June 24, 2009

Pre-existing Conditions & Your Career Path

California Prisons

I’ve had to live with jobs that were way off my career path just to pay my health insurance.  Heidi Adams, executive director of Planet Cancer, is going to be asking President Obama about this very issue on ABC Primetime tonight live at 10 PM EST.  The program is called “Questions for the President: Prescription for America” (Must see young adult cancer TV.  Go Heidi Go!)

During cancer treatment I lived on disability.  Afterwords I needed a job with health insurance.  In my book Everything Changes, I wrote about my day job working for a non-profit organization that helped ex-offenders. “I sat in church basements with rapists and murderers (a remarkably respectful and nice bunch of guys) teaching résumé writing and feeding them the organization’s line that if you work hard enough, you can achieve anything. These men and I knew this was bullshit, that life’s circumstances don’t necessarily comply with will or effort.”

The job had ups and downs.  The downs: My employer’s insurance agent called me nonstop asking when my cancer would be gone so their healthcare rates would go down.  I worked 40 hours a week, the pay was lousy, and I had no reserve energy to write or choreograph.  For the first time in my life I was utterly non-creative.  So much for living your dreams after cancer, right?

The ups: I had health insurance.  And, the men I taught were pretty cool.  After going through cancer it was great to be surrounded by people who were also struggling to adjust to “normal” life.  They made me feel like less of a freak.  We were good company for each other.  Is it pathetic that ex-cons made me feel normal?  I don’t think so.  We were all just people trying to cope with change.

How has cancer and the need for health coverage impacted your work life?  What jobs have you taken that you would not have otherwise?  What were the ups and downs?  Are you job searching now or returning to work and how are you handling it?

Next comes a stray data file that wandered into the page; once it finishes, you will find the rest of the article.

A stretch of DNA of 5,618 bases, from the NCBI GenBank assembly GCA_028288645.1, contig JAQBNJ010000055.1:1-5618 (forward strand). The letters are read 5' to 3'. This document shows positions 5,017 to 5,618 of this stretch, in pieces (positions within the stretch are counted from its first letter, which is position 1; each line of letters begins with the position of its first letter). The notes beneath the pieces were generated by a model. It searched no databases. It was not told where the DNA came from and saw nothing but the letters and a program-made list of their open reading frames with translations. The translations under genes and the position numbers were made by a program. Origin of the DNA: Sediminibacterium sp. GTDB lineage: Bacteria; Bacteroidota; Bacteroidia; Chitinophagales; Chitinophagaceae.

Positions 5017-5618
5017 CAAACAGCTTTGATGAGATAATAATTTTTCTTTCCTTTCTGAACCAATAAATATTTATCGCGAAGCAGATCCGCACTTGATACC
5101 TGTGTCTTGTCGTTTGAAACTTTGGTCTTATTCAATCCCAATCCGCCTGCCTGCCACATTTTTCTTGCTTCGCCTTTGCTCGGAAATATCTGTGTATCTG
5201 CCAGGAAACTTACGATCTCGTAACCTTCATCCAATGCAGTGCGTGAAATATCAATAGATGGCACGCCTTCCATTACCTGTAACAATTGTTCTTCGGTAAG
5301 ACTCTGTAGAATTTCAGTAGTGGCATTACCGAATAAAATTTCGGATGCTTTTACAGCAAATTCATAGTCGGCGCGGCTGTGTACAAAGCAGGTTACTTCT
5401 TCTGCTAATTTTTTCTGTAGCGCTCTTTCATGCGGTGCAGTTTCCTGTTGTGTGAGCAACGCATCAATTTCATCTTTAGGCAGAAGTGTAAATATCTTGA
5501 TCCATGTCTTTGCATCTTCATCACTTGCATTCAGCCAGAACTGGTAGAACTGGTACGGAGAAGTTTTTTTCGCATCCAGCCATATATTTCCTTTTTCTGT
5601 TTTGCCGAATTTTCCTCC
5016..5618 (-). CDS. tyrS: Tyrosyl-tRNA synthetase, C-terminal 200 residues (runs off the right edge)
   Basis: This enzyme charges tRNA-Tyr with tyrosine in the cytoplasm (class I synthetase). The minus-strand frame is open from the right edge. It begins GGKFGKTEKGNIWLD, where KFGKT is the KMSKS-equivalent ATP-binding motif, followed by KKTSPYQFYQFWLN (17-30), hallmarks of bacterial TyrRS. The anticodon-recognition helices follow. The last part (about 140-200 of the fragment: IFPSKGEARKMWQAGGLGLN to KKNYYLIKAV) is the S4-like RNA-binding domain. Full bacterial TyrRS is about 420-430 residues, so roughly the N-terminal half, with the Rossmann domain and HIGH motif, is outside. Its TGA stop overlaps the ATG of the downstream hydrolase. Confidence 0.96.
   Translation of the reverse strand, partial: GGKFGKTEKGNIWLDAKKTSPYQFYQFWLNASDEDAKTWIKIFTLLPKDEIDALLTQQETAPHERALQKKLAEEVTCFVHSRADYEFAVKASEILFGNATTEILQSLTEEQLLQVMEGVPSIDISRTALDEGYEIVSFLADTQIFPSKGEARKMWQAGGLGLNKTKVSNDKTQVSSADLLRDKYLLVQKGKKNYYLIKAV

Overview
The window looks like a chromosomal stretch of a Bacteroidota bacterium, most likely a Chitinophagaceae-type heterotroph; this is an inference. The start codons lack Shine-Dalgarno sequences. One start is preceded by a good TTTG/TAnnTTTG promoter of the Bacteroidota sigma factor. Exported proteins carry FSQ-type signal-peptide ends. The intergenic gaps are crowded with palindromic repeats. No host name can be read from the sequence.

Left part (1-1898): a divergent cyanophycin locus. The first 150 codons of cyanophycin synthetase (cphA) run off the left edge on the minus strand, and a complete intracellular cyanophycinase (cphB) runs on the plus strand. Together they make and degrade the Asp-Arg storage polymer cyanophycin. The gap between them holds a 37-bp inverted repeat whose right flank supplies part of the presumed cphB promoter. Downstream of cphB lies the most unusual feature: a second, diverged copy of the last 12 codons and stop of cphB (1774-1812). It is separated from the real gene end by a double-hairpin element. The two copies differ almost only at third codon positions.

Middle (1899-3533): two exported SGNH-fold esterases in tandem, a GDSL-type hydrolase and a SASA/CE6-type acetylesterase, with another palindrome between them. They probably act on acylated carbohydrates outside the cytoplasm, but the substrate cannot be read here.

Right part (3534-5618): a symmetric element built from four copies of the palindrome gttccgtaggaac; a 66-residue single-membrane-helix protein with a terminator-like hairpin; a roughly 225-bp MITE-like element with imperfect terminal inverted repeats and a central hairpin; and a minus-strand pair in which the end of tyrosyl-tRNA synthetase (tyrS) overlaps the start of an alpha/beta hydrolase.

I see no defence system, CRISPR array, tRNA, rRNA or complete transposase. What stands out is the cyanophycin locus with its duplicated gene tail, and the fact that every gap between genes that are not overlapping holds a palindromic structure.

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June 09, 2009

The Perfect Young Adult Cancer Program


I’ve searched the far corners of the young adult cancer world. If pressed to crown a queen, I’d place the tiara firmly on Heidi Adam’s head.  She’s the founding director of Planet Cancer.  When Heidi speaks, people should listen.  So listen up to what she wrote today:

“Yesterday I attended a meeting sponsored by the LIVESTRONG Young Adult Alliance to take a first stab at drafting guidelines or standards for institutions wanting to launch Adolescent/Young Adult Oncology programs. Now I want to ask you: WHAT DO YOU THINK AN AYA PROGRAM ABSOLUTELY HAS TO HAVE TO REALLY MEET THE NEEDS OF YOUNG ADULT PATIENTS? Bring it on–from the smallest detail to the biggest concept, give me your wish list for an AYA program so we can make it happen!”

Thank you Heidi.  My motto as of late is “quit bitching and start thinking.”  Think about where you have been left high and dry by the cancer community or your medical institutions. Translate them into truly useful suggestions for Heidi and leave a comment below. 

What changes need to happen? Where did you want support but did not find it (childcare, financial, health insurance navigation, access to clinical trials, a place to study or work at the hospital, info about fertility and sex)? How could your cancer experience have been made easier? What programs have you participated in or services have you received that were fantastic and you think should be replicated?

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